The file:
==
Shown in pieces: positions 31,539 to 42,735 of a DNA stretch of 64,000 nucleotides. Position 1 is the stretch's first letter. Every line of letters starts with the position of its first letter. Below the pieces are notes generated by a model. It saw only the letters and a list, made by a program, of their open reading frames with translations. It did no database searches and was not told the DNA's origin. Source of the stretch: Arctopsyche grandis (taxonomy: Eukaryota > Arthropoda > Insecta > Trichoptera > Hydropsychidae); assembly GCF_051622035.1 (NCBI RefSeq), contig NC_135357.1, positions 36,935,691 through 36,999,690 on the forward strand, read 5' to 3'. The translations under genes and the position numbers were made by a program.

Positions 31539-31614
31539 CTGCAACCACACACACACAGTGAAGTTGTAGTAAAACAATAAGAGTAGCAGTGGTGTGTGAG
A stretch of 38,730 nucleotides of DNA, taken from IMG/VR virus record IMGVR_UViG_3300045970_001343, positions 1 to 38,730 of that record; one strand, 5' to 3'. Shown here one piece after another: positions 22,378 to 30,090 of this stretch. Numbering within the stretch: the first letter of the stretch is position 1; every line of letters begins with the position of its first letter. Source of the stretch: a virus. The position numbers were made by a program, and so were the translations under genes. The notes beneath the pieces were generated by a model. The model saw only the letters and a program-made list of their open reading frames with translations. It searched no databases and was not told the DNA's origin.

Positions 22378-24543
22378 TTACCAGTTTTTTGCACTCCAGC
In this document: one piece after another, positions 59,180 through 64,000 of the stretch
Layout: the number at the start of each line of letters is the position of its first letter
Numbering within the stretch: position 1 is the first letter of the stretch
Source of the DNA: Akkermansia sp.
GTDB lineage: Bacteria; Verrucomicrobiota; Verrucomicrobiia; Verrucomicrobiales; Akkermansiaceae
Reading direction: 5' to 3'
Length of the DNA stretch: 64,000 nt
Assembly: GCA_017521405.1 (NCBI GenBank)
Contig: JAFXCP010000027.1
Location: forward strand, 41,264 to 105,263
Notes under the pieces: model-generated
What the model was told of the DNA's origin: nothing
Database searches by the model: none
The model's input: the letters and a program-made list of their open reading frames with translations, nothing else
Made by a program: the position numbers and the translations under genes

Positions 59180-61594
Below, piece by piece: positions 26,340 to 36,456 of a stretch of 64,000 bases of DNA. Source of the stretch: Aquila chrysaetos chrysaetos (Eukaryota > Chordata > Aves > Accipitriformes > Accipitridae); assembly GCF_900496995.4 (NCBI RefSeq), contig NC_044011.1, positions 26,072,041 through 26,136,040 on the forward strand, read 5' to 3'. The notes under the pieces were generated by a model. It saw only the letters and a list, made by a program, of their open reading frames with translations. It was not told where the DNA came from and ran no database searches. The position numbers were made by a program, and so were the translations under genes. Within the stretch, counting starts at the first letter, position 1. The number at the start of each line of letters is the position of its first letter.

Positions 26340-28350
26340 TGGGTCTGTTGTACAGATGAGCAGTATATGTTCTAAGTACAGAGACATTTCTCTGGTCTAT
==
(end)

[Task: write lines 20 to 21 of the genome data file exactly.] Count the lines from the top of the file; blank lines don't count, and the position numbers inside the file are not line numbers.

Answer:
The model's input: the letters and a program-made list of their open reading frames with translations, nothing else
Made by a program: the position numbers and the translations under genes